Posts Tagged ‘Amanda Warren’

Title of Dignity

Roman J. Israel, Esq.

Director: Dan Gilroy

Cast: Denzel Washington, Colin Farrell, Amanda Warren, Carmen Ejogo, Sam Gilroy, Tony Plana

Oscar winner Denzel Washington (Glory, Training Day) received another Oscar nomination for Best Actor at the 2018 Academy Awards for his betrayal of human rights lawyer Roman J. Israel Esq. in a film of the same name perceptively directed by Nightcrawler director Dan Gilroy.

Dan Gilroy expands his notion of urban cinema further in the compelling legal drama Roman J. Israel Esq. whereby the city in this case Los Angeles becomes another character in his film like it did so vividly in the disturbing Nightcrawler.

Its Roman who is living in downtown L.A. who doesn’t drive and catches public transport, living in an old apartment building next to a condominium construction site whereby he continually complains to city authorities about the after all hour noise levels.

Roman J. Israel Esq follows the story of an out of touch human rights lawyer who is unwillingly thrust into the legal limelight when his more esteemed partner has a sudden heartache. Roman takes on a case about a young African-American boy who is accused of killing an Armenian drugstore worker.

However, Roman’s case soon is not what it seems when he falls under the guidance of hotshot attorney George Pierce, a slick oily performance by the impressive Colin Farrell (The Beguiled).

Pierce soon lures Roman into the corporate legal world with plush offices in a downtown skyscraper overlooking a busy Californian highway. Roman also has to contend with his own ethical and moral convictions as he battles with the idea of being seduced by the trappings of wealth and commercialism, which conflict so sharply with his idealistic human rights beliefs.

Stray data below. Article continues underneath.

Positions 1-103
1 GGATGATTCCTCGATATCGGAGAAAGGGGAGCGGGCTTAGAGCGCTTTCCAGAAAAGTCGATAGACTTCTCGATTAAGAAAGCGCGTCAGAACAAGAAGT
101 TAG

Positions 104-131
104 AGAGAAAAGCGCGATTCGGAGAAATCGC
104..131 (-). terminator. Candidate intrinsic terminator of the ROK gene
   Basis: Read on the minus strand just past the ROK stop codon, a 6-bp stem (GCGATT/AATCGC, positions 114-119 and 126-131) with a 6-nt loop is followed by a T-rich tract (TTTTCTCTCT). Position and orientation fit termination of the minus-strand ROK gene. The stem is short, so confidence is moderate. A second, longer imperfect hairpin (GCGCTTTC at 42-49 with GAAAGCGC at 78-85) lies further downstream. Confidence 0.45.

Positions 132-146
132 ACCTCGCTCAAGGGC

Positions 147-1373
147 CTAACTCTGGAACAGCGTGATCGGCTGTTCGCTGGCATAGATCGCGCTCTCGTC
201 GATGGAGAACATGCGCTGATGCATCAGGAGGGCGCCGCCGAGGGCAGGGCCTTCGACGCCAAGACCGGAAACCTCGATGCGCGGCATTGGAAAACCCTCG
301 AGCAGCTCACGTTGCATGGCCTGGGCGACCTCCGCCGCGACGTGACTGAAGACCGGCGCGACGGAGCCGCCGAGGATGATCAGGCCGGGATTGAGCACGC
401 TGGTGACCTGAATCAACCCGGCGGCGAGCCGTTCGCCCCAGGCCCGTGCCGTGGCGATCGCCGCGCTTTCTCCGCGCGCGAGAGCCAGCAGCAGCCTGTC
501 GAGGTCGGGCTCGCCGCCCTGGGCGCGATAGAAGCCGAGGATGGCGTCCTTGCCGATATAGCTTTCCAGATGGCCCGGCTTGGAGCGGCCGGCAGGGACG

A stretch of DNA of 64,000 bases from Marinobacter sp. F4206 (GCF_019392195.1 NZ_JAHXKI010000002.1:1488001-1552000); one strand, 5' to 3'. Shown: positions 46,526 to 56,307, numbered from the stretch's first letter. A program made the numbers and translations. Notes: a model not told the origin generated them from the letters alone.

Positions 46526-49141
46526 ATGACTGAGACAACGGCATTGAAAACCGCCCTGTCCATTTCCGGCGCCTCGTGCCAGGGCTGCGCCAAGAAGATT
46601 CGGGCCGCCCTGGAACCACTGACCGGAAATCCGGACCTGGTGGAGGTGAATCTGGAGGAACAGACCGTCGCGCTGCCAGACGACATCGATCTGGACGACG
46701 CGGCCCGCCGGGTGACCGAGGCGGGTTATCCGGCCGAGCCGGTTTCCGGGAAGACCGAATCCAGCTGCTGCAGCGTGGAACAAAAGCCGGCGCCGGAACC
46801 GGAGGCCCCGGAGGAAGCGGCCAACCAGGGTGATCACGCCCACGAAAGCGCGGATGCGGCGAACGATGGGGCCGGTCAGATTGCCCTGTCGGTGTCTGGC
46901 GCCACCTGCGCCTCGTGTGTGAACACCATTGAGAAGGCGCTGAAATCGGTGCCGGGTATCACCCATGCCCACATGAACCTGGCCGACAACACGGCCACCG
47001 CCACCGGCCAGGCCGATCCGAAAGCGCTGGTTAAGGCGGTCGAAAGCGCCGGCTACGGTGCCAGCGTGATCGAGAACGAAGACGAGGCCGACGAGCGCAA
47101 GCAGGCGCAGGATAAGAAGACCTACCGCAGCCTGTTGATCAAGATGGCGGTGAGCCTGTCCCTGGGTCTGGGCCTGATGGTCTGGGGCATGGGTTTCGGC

These beliefs are embodied in Roman’s awkward relationship with the head of a civil rights Non-Profit organisation, Maya Alston played by Nigerian British actress Carmen Ejogo (Fantastic Beasts and Where to Find Them).

Roman’s former law firm is being wrapped up by his incapacitated partner’s niece Lynn Jackson played by Amanda Warren last seen in the Oscar winning Three Billboards outside Ebbing, Missouri.

As the case of the young accused becomes increasingly more complex and Roman J. Israel Esq in a desperate bid to earn fast cash does something illegal against all ethical considerations, the consequences of which come crashing down on a L. A. lawyer who like the inner city he dwells in, eventually consumes his entire existence.

Roman J. Israel Esq is a compelling examination of dignity, career ethics and the seduction of wealth, held together by a mesmerizing performance by Denzel Washington who plays the civil rights lawyer grappling to adapt to the changes of a millennial environment, while still listening to his Walkman and clutching a bulging briefcase on a legal motion to transform the Federal law system by giving each defendant a stronger chance of being represented equally and fairly before the law.

Roman J. Israel Esq gets a film rating of 8 out of 10 and is highly recommended for those viewers that savour a complex and ethically dubious legal thriller filled with conflicting images of paranoia and idealism. 

You Rock Mildred Hayes

Three Billboards outside Ebbing, Missouri